H.Con.Res. 136 (105th): Providing for an adjournment of the two Houses.



Jul 31, 1997
105th Congress, 1997–1998


Agreed To (Concurrent Resolution) on Jul 31, 1997

This concurrent resolution was agreed to by both chambers of Congress on July 31, 1997. That is the end of the legislative process for concurrent resolutions. They do not have the force of law.


Porter Goss

Representative for Florida's 14th congressional district



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Last Updated: Jul 31, 1997
Length: 2 pages


Jul 31, 1997

This is the first step in the legislative process.

Jul 31, 1997
Passed House

The resolution was passed in a vote in the House. It goes to the Senate next.

Jul 31, 1997
Passed Senate

The concurrent resolution was passed by both chambers in identical form. A concurrent resolution is not signed by the president and does not carry the force of law. The vote was by Unanimous Consent so no record of individual votes was made.

Jul 31, 1997
Text Published

Updated bill text was published as of Passed Congress/Enrolled Bill.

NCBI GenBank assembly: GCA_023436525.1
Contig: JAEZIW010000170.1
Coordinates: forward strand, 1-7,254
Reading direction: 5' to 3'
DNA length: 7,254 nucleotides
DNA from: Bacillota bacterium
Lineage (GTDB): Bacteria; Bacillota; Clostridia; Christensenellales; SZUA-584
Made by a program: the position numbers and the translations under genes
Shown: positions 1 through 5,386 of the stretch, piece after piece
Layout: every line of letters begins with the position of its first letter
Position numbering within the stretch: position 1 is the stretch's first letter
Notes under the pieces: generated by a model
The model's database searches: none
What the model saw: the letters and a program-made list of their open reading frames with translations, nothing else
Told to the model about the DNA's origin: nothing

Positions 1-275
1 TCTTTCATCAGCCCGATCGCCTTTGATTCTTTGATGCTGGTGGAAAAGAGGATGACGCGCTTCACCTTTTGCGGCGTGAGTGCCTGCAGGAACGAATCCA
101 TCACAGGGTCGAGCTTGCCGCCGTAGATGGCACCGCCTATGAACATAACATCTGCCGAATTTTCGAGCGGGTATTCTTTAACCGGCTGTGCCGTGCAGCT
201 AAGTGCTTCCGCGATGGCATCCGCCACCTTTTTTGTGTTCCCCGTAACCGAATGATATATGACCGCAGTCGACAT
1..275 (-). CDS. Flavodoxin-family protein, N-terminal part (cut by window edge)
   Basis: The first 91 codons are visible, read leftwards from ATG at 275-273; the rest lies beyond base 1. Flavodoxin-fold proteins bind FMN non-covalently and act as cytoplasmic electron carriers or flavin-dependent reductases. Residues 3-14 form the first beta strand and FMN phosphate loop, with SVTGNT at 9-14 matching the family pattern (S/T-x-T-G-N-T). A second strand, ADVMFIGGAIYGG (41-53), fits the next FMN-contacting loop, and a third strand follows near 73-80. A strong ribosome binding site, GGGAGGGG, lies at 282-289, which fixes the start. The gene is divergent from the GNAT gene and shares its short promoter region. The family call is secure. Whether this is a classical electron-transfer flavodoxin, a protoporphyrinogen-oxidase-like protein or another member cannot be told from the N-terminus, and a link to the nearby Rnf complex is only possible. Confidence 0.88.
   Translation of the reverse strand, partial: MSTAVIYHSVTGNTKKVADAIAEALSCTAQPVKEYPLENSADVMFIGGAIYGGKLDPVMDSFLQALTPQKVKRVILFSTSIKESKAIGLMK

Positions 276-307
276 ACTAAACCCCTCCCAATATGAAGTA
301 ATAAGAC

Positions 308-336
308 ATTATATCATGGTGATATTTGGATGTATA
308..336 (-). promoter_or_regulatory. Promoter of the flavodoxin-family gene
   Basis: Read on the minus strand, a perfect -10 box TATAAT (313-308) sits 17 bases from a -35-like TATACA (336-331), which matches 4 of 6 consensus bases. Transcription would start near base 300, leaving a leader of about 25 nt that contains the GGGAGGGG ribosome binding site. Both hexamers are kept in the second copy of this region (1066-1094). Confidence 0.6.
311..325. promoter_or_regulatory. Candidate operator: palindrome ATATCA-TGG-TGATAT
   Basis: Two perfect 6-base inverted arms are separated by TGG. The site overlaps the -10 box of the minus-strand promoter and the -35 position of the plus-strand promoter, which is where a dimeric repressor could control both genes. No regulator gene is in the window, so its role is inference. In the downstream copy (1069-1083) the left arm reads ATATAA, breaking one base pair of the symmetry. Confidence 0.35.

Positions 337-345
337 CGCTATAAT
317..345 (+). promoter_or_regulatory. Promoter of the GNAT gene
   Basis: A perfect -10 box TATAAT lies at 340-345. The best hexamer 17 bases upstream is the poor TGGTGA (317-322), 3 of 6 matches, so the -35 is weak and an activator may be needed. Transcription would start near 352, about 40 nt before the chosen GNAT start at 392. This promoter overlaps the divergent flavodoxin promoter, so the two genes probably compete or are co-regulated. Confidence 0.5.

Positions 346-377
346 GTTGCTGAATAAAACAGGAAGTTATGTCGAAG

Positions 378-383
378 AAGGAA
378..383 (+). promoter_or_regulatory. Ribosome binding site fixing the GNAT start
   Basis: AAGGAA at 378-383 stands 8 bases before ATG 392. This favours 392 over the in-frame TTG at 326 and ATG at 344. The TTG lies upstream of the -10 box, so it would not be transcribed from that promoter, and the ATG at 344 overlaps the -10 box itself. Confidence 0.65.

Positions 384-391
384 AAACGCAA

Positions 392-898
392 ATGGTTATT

H.Con.Res. 136 (105th) was a concurrent resolution in the United States Congress.

A concurrent resolution is often used for matters that affect the rules of Congress or to express the sentiment of Congress. It must be agreed to by both the House and Senate in identical form but is not signed by the President and does not carry the force of law.

This concurrent resolution was introduced in the 105th Congress, which met from Jan 7, 1997 to Dec 19, 1998. Legislation not enacted by the end of a Congress is cleared from the books.

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“H.Con.Res. 136 — 105th Congress: Providing for an adjournment of the two Houses.” www.GovTrack.us. 1997. October 21, 2016 <https://www.govtrack.us/congress/bills/105/hconres136>

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